Day Lillies Four Years Later

When you are planing a garden you need to think not just about how the makeover with the new plants will look when you are done but how they will look a two, three or more years later.

With that in mind, I thought you might be interested in seeing how little or how much the Stella D’Or Day Lillies in our front garden have progressed now into their fourth year.

Did much change after four years?

Lets take a look.

First Year With the Stella D’Or Day Lillies

If you recall, our first full summer in our current home saw us undertake a complete front garden makeover.

As part of the garden makeover, we planted a dozen Stella D’Or Day Lillies along the side of our driveway.

Stella DOr Day Lillies Year 11 Day Lillies Four Years Later
Well, we thought it was an even dozen of these Day Lillies. It was actually 11 of the Stella D’Or variety plus one that we still have not yet identified the exact type.

Not An Ordinary Day Lily Day Lillies Four Years Later

If you know what type the rogue day lilly variety is, please leave a comment so we know. icon smile Day Lillies Four Years Later

Caragana Aborescens Pendula and Autumn Fire Stonecrop Day Lillies Four Years Later

They were quite nice throughout the summer and early fall with the 11 Stella D’Or Day Lillies providing lots and lots of yellow flowers as shown in the above picture taken in September of that same first year.

Stella D’Or Day Lillies Four Years Later

Now fast forward to the spring of the fourth year and lets take a look at the situation.

Stella DOr Day Lillies After 4 Years Day Lillies Four Years Later

The picture above shows a large amount of growth in the plants coming from the root growth over the four years (since these are perennials, they hibernate each winter and are cut back to the soil).

Stella DOr Day Lillies Along Driveway1 Day Lillies Four Years Later

After four years this variety of Day Lilly perennials are healthy and thriving. For you cost focused folks, that’s pretty good return on your investment!

Front Garden 4 Years After Makeover Day Lillies Four Years Later

The question is, are they too much? Are the dozen Day Lillies taking too much of the focus away from the rest of the garden?

To me, I don’t think so. Yet, that is subjective and everyone will have their own opinion.

And, if they are too much, they can easily be pruned back.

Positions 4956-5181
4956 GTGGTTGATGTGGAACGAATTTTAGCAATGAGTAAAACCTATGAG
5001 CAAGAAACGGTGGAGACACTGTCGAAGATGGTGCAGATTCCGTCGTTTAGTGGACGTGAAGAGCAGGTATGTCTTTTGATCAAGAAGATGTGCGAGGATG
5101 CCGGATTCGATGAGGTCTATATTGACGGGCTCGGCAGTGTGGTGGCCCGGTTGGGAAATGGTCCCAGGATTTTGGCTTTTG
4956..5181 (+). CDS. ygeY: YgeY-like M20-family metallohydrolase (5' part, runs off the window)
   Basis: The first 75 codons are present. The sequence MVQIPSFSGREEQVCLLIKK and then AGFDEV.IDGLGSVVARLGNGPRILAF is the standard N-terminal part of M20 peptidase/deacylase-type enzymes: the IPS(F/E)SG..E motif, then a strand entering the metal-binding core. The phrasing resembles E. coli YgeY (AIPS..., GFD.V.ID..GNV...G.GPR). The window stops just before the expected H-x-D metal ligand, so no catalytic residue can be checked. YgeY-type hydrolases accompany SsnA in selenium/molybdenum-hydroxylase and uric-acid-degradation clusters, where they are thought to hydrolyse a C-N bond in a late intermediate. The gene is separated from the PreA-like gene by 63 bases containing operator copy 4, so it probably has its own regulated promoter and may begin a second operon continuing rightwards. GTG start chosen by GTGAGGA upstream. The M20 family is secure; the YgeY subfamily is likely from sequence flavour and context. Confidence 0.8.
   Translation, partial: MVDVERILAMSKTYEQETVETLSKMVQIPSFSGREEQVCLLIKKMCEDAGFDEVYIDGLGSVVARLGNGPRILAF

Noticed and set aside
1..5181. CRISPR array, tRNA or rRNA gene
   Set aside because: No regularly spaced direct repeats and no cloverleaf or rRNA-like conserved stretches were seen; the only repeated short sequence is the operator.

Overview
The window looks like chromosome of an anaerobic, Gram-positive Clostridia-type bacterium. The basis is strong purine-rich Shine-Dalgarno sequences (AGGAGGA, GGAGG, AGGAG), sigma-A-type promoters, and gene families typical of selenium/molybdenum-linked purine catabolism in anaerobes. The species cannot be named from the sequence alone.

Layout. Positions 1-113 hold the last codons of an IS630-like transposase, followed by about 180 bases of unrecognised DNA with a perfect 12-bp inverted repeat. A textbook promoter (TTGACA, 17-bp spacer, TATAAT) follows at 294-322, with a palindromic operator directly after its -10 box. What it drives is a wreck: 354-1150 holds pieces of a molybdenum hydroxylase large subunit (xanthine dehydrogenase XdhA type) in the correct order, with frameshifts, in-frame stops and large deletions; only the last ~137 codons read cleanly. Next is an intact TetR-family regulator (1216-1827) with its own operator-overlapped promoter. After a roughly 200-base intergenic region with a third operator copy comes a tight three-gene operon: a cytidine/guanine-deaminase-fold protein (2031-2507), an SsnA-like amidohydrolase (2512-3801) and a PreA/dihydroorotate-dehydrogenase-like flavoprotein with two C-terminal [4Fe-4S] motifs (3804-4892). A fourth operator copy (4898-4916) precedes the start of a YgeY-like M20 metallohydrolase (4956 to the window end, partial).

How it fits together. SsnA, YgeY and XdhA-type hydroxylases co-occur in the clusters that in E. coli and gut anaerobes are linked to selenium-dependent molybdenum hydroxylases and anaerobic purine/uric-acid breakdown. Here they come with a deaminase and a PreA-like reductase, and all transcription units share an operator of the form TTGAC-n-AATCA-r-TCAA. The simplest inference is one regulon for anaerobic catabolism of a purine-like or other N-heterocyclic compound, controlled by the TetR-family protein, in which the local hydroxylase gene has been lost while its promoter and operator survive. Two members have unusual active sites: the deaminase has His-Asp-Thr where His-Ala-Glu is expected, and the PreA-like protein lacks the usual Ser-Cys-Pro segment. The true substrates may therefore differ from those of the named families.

So, Stella D’Or Day Lillies receive my two thumbs up as a great perennial plant for your garden.

What types of Day Lillies do you have in your garden?

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  1. Victor says:

    Very nice lilies! I have a good book on gardening that says lilies are a great plant for using in problem landscape areas because they aren’t too picky about soil conditions. I have some nice clumps of tiger lilies in my yard and I love them because they re-seed themselves and are very low maintenance. Thanks for your tips.

  2. Rachel says:


    I just moved into a new house and I would love to plant some lilies. However, the area I have to plant them is almost always shaded, and I worry they will not grow. I have read that they can grow in light shade, but I’m not sure what that means. What do you think?
    Yours seem to be in full sun, so I don’t know if you will know the answer to my question. Just thought I would ask because your lilies are absolute beauties!


  3. Mary says:

    The common day lily will grow in “high shade”, meaning under mature trees in an open area where azaleas will grow and bloom. The amount of light is as important as sunshine on the plants. Since you have some direct sun you should be good to go. It would probably be good to try some inexpensive common daylilies, or just one or two Stella D’oro, rather than invest a considerable amount of money at first.

    It would probably be good to look on Craigslist and see if someone is giving some plants away or selling them for $1.00 or so. The clumps have to be thinned as they spread and get crowded after a few years. I have found that the fancy expensive ones revert to the original wild type after a few years.

    Loosen up the soil very well and deep, plant a couple lilies about a foot apart, add a couple handfuls of fertilizer on top of the ground, water well and see how they do. You can always move them later, and oddly enough they do very well in containers on the deck or patio.

    Hope this helps.

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